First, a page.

steepholm (steepholm) wrote,
steepholm
steepholm

Working Mothers (and fathers)

As reported in many papers and programmes yesterday, and on the Today programme this morning, research has shown that babies aren't necessarily harmed by a mother's going back to work within a year of giving birth.

Well, good - but am I the only one who finds it depressing that none of these reports (the ones I've seen and heard, at least) gives any hint that childcare might be equally, or even partly, the responsibility of the father? "The best person to bring up a child is their mother - and you can't argue with that", says the Today interviewer, and no one demurs - except the researcher, Jane Waldfogel, but only to add the rider that the mother is the best person to bring up the child "if that's what she wants to do". The word "father" isn't mentioned anywhere in the entire interview. Or in the report in the Guardian. Or the Telegraph, the Express, the Mail, the Washington Post, the Metro, the Money Times, the - well, after that I'm afraid I gave up looking.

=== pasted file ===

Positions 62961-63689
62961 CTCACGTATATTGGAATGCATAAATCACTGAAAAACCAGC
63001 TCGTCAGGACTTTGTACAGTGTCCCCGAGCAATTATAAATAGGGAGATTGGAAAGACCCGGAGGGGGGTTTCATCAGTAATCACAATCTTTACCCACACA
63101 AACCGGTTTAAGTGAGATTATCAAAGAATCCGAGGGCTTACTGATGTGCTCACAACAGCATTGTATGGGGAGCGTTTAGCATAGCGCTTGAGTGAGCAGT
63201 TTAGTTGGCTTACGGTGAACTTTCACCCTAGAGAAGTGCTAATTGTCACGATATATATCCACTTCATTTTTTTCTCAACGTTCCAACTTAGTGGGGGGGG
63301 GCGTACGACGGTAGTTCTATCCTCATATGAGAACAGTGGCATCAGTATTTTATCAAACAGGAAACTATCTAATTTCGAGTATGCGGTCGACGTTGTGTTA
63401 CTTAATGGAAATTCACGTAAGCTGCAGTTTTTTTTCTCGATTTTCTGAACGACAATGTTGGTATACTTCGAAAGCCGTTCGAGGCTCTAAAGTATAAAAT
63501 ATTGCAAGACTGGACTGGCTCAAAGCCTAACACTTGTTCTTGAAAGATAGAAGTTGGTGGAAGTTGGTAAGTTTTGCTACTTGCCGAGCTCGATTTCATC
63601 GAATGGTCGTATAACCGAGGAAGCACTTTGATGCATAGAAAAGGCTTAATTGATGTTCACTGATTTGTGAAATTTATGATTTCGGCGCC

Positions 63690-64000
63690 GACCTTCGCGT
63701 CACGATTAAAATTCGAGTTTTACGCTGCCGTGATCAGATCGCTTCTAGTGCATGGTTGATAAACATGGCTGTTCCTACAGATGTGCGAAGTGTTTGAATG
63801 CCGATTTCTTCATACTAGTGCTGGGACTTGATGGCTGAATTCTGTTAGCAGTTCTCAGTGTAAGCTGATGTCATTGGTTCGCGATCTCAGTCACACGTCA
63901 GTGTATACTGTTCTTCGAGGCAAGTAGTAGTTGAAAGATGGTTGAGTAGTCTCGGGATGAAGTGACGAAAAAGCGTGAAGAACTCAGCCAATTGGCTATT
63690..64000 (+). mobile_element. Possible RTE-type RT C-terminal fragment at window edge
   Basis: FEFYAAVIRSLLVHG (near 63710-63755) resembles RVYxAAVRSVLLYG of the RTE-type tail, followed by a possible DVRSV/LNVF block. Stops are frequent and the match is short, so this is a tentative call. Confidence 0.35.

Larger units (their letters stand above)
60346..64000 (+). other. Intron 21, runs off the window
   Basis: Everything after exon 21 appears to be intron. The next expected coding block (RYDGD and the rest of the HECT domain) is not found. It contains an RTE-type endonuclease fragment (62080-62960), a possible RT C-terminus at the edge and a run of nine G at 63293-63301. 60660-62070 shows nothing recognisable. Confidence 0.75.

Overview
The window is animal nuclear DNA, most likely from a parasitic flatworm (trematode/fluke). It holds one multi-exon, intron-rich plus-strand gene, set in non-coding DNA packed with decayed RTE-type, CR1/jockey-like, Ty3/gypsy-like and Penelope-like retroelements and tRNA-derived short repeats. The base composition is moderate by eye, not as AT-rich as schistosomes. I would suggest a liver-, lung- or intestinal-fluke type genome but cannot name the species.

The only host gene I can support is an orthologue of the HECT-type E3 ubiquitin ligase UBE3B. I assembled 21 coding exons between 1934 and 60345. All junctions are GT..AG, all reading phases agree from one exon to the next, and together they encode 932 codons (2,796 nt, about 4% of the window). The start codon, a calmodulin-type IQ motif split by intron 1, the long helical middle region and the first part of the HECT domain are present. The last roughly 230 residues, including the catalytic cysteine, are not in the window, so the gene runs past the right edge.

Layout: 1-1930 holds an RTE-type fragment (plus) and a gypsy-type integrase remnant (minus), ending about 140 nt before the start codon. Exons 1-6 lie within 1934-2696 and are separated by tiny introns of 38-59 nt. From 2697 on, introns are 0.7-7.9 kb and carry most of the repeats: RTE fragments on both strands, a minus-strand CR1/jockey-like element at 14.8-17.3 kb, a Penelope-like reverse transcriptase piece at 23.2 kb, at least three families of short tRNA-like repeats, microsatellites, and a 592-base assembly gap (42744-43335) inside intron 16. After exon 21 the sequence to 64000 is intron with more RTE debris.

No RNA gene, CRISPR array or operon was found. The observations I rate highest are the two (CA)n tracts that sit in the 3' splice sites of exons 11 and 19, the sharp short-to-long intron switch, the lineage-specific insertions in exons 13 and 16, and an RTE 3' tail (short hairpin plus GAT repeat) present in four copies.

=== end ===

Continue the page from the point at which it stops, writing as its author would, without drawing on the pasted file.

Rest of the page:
Okay, so the study was about working mothers, not fathers, but it claimed to be breaking new ground because it took the "full picture" into account. Why is only one parent present in that big picture? And where, for that matter, are the studies showing what happens when fathers go back to work?

I don't know whether to be more offended on behalf of mothers, fathers or children. Mothers, because all the responsibility and associated guilt is piled on their heads alone; fathers, because they are assumed to be irrelevant to their children's early upbringing except as a source of income; and children, because they are being fed a particular vision of what family life "ought" to be like before they've even left their cradles. Meanwhile in the real world some mothers actually aren't that great at childcare, and don't have a particular yearning to do it, and some fathers take on the lion's share of childcare from almost the word go. (For the record, I did most of the childcare for my own children, though we also used a childminder.) The coercive way in which studies such as this are framed, even when (as in this case) they are telling mothers that it's okay to go to work if they want, gives me a wave - actually a second wave - of revulsion. Telling mothers that they can "juggle" with impunity is not what feminism is about.
Tags: gender
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